Category: Data Analysis and Informatics
Drug repositioning (or drug repurposing) involves finding new therapeutic indications for approved, discontinued or experimental drugs. This strategy has considerable advantages over the search for de novo drugs since the cost and time required for the approval of an innovative medication are greatly reduced. It is a particularly useful strategy to search new treatments for neglected diseases such as Chagas disease, an infectious disease caused by Trypanosoma cruzi that affects more than 6 millons people in Latin America.
In this work, we have developed in silico models capable of recognizing inhibitors of N-myristoyl transferase (NMT), that catalyzes the transfer of myristate from myristoyl coenzyme A to the amino terminal glycine residue of the protein target. This enzyme has been genetically and biochemically validated as a molecular target for T. cruzi, although scarcely exploited to the moment for the search of drug candidates against Chagas disease.
Through an extensive literature search we have compiled a database comprising compounds previously tested against trypanosomatid NMT (including NMT from species of the Trypanosoma genre). Using this database, we have inferred and validated 1000 computational linear classifiers capable of discriminating between “inhibitors” and “non-inhibitors” of these molecular targets. The models were generated by machine learning methods using the R environment. The best individual models were combined by different ensemble learning approaches. The best ensembles were applied in the virtual screening of Drug Bank 4.0 and Sweetlead databases, which compile drugs already approved by international regulatory agencies.
After submitting the resulting hits to applicability domain assessment and using accessibility as additional selection criterion, 3 drugs were purchased for in vitro evaluation: Dicyclomine (for the treatment of irritable bowel syndrome), quinestrol (used in hormone replacement therapy) and danazol (for the treatment of endometriosis and fibrocystic breast disease). These 3 drugs showed a strong trypanocidal activity on T. cruzi epimastigotes.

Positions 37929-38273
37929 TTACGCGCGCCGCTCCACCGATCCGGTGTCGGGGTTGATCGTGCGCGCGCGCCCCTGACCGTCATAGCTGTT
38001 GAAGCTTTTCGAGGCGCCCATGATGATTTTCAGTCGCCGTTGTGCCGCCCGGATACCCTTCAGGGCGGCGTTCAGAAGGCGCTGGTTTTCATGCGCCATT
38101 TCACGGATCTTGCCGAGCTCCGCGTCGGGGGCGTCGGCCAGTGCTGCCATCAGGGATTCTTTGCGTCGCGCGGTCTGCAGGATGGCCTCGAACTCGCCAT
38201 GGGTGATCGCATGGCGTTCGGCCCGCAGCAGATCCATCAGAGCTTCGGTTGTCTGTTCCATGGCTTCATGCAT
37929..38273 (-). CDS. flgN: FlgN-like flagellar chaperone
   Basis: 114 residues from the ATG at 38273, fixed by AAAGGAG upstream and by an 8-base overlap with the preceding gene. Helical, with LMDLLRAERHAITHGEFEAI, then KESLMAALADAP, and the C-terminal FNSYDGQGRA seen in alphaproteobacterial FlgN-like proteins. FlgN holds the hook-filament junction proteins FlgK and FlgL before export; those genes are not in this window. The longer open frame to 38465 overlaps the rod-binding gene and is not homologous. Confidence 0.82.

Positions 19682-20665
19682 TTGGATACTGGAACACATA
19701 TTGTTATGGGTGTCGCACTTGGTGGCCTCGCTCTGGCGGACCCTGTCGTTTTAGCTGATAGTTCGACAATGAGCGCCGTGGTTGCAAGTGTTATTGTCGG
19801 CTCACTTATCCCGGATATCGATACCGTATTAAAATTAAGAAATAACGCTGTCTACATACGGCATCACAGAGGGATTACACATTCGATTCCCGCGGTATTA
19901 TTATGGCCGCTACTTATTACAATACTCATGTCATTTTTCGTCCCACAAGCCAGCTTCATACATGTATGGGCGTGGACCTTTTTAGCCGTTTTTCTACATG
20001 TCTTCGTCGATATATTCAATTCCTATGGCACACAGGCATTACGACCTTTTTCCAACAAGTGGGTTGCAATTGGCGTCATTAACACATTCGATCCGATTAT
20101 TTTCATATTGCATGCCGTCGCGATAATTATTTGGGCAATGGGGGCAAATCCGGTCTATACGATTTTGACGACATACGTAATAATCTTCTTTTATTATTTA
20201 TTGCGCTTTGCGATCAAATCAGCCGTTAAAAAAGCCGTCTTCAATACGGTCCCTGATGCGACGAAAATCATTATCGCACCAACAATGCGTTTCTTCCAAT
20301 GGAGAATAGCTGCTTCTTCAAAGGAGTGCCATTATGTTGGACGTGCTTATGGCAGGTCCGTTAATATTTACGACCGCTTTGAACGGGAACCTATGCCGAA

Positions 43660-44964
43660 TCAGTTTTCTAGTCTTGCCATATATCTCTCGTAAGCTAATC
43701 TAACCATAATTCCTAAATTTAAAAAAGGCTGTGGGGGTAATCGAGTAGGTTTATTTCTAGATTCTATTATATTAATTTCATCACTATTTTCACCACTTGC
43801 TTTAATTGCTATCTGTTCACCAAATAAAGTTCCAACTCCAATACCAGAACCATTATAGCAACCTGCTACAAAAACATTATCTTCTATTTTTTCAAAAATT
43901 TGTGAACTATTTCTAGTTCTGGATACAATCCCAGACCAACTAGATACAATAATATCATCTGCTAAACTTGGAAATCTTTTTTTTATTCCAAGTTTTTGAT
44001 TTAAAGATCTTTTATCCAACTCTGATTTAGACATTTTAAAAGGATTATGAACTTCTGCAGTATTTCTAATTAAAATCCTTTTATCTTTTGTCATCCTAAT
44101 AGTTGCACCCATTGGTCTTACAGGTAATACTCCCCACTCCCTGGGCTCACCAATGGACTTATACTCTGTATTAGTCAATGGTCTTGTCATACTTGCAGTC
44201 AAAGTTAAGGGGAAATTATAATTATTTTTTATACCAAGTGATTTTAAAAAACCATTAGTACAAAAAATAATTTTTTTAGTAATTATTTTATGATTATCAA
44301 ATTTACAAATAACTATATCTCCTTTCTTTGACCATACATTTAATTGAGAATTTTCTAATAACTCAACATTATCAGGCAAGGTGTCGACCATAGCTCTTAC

These results reflect the ability of computer guided drug repositioning to identify novel trypanocidal compounds with a relatively small investment of time and resources.
Lucas Alberca– PhD Student, Laboratory of Bioactive Compounds Research and Development (LIDeB) - Faculty of Exact Sciences - National University of La Plata, Quilmes, Buenos Aires, Argentina
Laboratory of Bioactive Compounds Research and Development (LIDeB) - Faculty of Exact Sciences - National University of La Plata
Quilmes, Buenos Aires, Argentina
Lucas Nicolás Alberca
Laboratory of Bioactive compounds Research and Development (LIDeB)
National University of La Plata
I am Lucas Nicolás Alberca, from Argentina. I obtained a bachelor in Biotechnology and Molecular Biology in the National University of La Plata. In 2014, I obtained a scholarship from the Argentinean National Council of Scientific and Technical Research (CONICET) and I started my PhD studies at the Laboratory of Bioactive Compounds Research and Development (LIDeB). My PhD thesis focuses on the generation of computational models for the search of new trypanocidal drugs for the treatment of Chagas disease. My experience and research interests are computational tools and the analysis of large databases to develop in silico models capable of identifying compounds with biological activity.